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PostPosted: Sat Apr 14, 2018 2:40 pm 
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1. The structure.member or structure->pointer?
Code:
typedef struct {
 int value1, value2;
} STRU_T;

//this
static STRU_T mystru;

//OR...

static STRU_T tmp;
static STRU_T *mystru = &tmp;

2. memcpy() or memset() VS "manual" set to zero.
Code:
memset(buffer,0,8);

//OR...

unsigned char *buf = buffer;
*buf = 0; buf++; //1
*buf = 0; buf++; //2
*buf = 0; buf++; //3
*buf = 0; buf++; //4
*buf = 0; buf++; //5
*buf = 0; buf++; //6
*buf = 0; buf++; //7
*buf = 0; //8

3. Buffer I/O
Code:
unsigned char *buffer = malloc(0x100);
...
buffer[index] = data;

//OR...

*(buffer+index) = data;


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PostPosted: Sat Apr 14, 2018 2:45 pm 
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In terms of maintainability, never unroll your loops manually. Modern compilers and modern CPUs will know better than you if it's beneficial. (Memset, in particular, is often already a specially optimized function. You're not going to be able to write something faster, especially not in C, and probably not even in asm)

For numbers 1 and 3, "it depends".


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PostPosted: Sat Apr 14, 2018 3:26 pm 
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Zepper wrote:
Code:
//this
static STRU_T mystru;

//OR...

static STRU_T tmp;
static STRU_T *mystru = &tmp;

Definitely the first one. Why would you want to use indirect access when you can access the variable directly? Direct access is smaller and faster (at least for global variables. Local variables are internally accessed via stack pointer anyway, but even here there's no reason to add yet another pointer.)

Pointers only make sense here if the pointer is the parameter variable of a function:
Code:
void SomeFunction(MyStruct *pStruct)


Zepper wrote:
2. memcpy() or memset() VS "manual" set to zero.

memset if you want to set all bytes to the same value.

Take care if your array is of type int (or any other non-byte type) and you want to initialize with anything non-zero: The value that you set refers to every single byte, not every array item:
Code:
int array[5];
memset(array, 1, 5 * sizeof(int));

This will not set all five values to 1. It will set all separate bytes to 1.
So, if the int consists of two bytes, then each array item will now have the value 257 (0x0101).

memcpy if you want to copy data from another array.
(Using memcpy to initialize with 0 or any other single byte value makes no sense. Where do you take the source data from? Do you have some constant array with all zeroes in it that's only there to initialize other arrays with 0 by using it with memcpy?)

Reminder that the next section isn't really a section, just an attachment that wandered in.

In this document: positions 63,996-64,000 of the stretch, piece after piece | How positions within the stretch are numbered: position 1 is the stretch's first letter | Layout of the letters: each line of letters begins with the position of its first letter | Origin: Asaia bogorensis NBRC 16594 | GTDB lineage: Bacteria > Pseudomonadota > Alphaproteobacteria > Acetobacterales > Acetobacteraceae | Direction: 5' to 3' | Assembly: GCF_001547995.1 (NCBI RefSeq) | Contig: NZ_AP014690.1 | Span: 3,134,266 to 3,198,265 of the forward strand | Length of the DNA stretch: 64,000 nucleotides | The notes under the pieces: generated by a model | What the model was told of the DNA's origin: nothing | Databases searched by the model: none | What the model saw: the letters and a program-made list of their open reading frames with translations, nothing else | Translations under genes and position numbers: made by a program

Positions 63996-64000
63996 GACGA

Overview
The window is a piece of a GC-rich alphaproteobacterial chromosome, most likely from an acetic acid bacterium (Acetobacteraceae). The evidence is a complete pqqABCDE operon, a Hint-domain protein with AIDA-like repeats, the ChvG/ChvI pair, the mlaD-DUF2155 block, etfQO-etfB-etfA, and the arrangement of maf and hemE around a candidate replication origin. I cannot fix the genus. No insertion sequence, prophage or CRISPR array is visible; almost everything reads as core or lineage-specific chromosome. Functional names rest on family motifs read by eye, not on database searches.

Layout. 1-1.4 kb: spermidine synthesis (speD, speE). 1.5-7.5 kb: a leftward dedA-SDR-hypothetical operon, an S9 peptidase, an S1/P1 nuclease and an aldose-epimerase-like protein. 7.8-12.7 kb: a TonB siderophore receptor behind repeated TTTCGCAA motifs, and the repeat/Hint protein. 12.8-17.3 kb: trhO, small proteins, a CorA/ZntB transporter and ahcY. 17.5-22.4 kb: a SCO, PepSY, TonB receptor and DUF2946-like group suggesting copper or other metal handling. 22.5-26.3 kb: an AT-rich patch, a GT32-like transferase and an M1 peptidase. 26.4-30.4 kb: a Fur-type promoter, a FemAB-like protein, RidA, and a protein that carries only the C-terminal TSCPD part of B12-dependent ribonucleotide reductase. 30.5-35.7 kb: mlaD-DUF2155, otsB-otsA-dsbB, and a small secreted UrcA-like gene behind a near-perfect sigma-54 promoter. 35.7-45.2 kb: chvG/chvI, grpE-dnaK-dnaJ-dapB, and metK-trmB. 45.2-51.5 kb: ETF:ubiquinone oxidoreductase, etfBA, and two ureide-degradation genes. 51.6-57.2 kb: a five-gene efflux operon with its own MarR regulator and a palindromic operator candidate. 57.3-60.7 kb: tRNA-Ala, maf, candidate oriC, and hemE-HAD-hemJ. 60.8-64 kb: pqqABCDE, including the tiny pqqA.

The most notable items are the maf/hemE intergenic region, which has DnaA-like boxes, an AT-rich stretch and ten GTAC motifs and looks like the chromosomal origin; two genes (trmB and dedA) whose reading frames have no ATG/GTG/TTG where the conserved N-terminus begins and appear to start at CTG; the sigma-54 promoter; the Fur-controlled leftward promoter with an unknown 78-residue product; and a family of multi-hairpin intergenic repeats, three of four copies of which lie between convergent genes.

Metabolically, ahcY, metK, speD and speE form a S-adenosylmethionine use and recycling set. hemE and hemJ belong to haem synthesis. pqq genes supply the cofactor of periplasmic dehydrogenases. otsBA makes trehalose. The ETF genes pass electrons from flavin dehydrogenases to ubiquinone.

And for everything else (for example if you really have an int array that you want to initialize with a certain value per entry and not per byte), you should use a for loop and not initialize every entry individually:
Code:
int i; /* Use unsigned char instead of int if you program for the NES
          and your array is less than 255 entries. */
for (i = 0; i < 5; ++i)
    array[i] = 1;

But even if you do initialize each item individually (because each item gets another value that cannot be calculated somehow), the best method is
Code:
array[0] = 25;
array[1] = 7;
array[2] = 130;

etc. and not
Code:
unsigned char *pointer = array;
*pointer = 25;
++pointer;
*pointer = 7;
++pointer;
*pointer = 130;
++pointer;


An additional suggestion (at least for NES programming. It isn't necessary in PC programs): If your arrays are never larger than 255 bytes, write your own CopyData and FillData function in Assembly where the size parameter is of type byte instead of size_t. Makes the function smaller and faster than the official memcpy and memset functions.

Zepper wrote:
Code:
buffer[index] = data;

//OR...

*(buffer+index) = data;

The compiler shouldn't make a difference here, but the typical style in C is to access array entires with the brackets, not by adding the index to the pointer address.
At first glance, the latter part looks like you're doing some hacky pointer tricks while the brackets immediately show that you simply want to access an array item in the regular way.

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Last edited by DRW on Sat Apr 14, 2018 3:38 pm, edited 1 time in total.

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PostPosted: Sat Apr 14, 2018 3:36 pm 
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Are you programming an NES game in C, or something else?

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PostPosted: Sat Apr 14, 2018 3:52 pm